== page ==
Monday, March 19, 2007

The Crisis in Elderly Care

In recent weeks, NBC Nightly News has begun a series of reports entitled "Trading Places: Caring for your Parents." The series began with the personal stories of NBC reporters like Brian Williams, Tim Russert, and Ann Curry, each of whom is dealing with an increasingly common question: what should I do with my aging parents? Baby boomers are beginning to experience sleepless nights as they worry about their mothers and fathers, and legislators should start to worry, too. The fact is that eldercare is already a national problem, and soon will become a national crisis.

The plight of elderly Americans is a top concern for the Center for a Just Society because this population is at significant risk of abuse and neglect. In my law practice, I have spent decades representing elderly men and women who have endured unspeakable nursing home abuse and neglect. Avoidable pressure ulcers, falls, fractures, infections, malnutrition, dehydration—all are common problems among the institutionalized elderly. Short staffing characterizes the operation of too many nursing homes and many corporate predators operating facilities put profits over people and revenue over residents. The care of the institutionalized elderly is becoming a national disgrace. If these conditions prevailed at Abu Ghraib or in our nation's daycare centers, members of both parties would be foaming at the mouth, calling for reform. However, because the abused and neglected victims are elderly and frequently "out of sight," the problem is all too often ignored...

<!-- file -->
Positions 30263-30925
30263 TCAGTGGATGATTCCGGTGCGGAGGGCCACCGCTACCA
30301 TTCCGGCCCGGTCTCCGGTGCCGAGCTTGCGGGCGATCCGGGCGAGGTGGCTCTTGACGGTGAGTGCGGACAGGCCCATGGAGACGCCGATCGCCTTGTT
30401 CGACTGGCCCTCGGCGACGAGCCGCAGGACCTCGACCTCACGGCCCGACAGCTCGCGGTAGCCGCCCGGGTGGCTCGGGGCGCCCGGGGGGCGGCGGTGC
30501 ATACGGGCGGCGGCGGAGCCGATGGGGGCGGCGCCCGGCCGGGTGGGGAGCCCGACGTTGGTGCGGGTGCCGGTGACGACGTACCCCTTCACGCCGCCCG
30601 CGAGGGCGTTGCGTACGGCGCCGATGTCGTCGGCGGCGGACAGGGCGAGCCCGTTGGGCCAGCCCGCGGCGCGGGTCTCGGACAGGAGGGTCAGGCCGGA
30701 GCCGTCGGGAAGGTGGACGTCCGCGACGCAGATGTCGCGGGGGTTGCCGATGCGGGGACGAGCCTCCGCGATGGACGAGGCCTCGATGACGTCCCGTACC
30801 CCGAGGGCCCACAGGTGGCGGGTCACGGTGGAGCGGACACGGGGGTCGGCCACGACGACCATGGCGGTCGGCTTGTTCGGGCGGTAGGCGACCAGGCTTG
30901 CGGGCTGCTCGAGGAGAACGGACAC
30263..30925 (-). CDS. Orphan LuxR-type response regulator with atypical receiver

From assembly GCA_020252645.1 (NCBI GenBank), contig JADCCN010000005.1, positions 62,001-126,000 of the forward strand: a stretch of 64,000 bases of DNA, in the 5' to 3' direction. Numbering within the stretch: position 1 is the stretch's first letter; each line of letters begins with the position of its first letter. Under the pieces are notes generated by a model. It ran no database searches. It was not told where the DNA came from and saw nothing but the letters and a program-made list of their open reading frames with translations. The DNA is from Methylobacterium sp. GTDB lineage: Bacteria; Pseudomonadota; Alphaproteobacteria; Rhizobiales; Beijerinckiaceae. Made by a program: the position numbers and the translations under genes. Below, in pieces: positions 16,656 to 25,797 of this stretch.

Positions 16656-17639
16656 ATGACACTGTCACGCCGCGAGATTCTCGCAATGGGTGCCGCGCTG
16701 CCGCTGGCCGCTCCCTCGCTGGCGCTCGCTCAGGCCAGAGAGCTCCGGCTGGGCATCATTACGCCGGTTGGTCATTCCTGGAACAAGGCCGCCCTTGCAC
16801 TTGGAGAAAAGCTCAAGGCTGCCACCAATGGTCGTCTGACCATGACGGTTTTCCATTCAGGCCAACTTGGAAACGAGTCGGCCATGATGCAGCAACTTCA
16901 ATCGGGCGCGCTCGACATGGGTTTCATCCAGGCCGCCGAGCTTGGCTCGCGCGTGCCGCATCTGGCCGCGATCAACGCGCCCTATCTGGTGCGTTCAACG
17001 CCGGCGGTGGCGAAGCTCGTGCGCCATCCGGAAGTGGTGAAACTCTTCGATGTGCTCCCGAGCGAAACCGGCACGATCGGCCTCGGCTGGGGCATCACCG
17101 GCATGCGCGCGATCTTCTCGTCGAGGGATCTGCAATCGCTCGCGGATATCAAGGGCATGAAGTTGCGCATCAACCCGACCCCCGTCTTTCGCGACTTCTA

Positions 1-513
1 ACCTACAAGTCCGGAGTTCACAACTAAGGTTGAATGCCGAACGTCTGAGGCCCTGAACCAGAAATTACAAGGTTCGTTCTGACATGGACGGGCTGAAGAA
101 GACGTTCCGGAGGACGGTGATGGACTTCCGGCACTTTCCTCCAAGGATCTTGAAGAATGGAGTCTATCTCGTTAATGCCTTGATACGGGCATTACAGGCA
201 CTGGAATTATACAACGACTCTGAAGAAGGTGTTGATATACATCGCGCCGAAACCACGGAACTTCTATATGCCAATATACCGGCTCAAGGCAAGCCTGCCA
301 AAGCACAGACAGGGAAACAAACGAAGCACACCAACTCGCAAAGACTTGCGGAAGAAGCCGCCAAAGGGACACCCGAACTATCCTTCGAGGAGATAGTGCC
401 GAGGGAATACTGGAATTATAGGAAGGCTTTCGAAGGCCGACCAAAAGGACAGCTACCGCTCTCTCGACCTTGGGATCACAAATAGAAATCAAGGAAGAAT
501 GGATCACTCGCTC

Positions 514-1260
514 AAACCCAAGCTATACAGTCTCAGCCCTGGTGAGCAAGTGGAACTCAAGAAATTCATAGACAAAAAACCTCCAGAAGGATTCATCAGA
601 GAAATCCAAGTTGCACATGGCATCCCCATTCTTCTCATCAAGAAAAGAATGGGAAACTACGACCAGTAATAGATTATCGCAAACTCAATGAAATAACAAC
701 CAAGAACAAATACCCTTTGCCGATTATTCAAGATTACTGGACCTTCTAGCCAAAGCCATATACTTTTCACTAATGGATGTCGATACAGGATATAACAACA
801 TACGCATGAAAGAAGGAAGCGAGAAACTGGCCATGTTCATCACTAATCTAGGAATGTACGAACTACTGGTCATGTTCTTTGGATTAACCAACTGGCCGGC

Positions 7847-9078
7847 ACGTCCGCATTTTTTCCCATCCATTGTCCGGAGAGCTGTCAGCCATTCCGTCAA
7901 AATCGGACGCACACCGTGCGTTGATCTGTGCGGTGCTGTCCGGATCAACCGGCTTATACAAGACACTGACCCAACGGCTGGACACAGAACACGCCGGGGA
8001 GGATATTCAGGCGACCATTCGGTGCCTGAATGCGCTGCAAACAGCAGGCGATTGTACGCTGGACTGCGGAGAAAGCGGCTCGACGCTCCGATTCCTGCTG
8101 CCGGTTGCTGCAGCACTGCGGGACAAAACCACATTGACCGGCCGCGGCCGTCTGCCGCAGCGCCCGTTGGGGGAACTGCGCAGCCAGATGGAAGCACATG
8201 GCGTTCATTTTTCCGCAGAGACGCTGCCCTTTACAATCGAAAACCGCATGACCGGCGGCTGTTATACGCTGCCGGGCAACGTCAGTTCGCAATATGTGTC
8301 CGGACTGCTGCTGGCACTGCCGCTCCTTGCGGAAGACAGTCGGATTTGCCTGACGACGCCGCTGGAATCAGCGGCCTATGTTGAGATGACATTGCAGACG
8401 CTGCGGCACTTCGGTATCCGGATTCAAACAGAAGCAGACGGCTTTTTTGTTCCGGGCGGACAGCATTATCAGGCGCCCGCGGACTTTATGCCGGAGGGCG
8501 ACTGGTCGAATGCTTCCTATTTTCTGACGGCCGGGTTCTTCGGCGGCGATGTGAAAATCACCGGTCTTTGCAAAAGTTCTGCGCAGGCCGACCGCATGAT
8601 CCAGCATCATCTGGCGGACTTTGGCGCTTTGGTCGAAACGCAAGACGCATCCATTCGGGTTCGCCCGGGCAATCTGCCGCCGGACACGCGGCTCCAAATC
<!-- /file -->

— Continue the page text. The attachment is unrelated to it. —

Read the rest of Ken Connor's grave and compelling column here. And consider printing this off to pass around to the leaders in your church. As Connor suggests, Christians are increasingly in the dark about issues relating to the elderly and that's a failure we must work to correct quickly.

For more information on elderly abuse, you can begin by looking through the FAQs on this page.